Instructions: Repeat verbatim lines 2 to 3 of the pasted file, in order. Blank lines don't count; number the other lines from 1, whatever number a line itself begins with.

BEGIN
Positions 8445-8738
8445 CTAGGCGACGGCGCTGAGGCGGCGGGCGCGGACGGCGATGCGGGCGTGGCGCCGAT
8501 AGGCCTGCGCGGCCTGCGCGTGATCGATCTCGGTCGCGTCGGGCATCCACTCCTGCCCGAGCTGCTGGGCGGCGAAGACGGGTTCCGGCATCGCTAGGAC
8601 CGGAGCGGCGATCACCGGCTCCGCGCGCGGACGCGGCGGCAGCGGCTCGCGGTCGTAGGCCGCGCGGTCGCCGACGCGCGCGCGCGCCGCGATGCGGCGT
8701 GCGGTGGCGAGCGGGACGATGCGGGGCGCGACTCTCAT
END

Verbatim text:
8445 CTAGGCGACGGCGCTGAGGCGGCGGGCGCGGACGGCGATGCGGGCGTGGCGCCGAT
8501 AGGCCTGCGCGGCCTGCGCGTGATCGATCTCGGTCGCGTCGGGCATCCACTCCTGCCCGAGCTGCTGGGCGGCGAAGACGGGTTCCGGCATCGCTAGGAC